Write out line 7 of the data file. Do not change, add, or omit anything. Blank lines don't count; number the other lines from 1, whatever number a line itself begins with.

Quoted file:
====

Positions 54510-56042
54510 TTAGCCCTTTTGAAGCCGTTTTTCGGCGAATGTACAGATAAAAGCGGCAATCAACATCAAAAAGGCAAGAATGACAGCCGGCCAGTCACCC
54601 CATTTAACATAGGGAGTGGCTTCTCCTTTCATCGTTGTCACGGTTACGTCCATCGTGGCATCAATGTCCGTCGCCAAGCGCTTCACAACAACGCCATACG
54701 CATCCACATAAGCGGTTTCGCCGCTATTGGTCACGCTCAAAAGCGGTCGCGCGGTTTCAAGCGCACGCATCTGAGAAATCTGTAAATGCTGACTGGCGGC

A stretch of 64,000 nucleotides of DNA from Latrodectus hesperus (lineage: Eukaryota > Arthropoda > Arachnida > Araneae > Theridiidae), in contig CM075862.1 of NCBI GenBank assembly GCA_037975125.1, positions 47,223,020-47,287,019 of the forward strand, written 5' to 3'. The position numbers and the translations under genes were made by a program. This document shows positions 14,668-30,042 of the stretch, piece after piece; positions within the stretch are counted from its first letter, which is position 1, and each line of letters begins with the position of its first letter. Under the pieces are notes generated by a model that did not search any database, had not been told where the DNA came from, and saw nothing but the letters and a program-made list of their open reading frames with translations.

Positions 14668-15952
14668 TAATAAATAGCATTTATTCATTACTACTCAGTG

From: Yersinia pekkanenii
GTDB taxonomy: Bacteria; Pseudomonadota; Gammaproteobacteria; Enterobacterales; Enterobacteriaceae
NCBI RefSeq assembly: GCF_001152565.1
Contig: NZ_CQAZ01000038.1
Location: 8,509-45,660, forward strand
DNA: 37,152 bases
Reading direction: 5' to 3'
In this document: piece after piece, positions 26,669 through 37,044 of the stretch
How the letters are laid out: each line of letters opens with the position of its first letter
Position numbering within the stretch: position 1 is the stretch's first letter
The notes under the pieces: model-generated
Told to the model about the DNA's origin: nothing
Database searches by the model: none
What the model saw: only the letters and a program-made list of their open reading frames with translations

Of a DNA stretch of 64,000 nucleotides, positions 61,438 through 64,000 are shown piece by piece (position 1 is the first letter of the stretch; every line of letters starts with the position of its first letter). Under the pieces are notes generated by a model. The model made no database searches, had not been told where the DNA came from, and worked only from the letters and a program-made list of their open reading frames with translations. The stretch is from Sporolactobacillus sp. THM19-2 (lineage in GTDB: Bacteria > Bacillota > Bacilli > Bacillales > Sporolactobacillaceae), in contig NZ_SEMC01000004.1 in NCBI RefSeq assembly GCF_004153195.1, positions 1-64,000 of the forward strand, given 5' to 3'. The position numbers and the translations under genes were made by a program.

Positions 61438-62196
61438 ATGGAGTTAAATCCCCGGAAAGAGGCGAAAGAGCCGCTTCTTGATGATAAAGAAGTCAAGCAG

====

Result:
14668 TAATAAATAGCATTTATTCATTACTACTCAGTG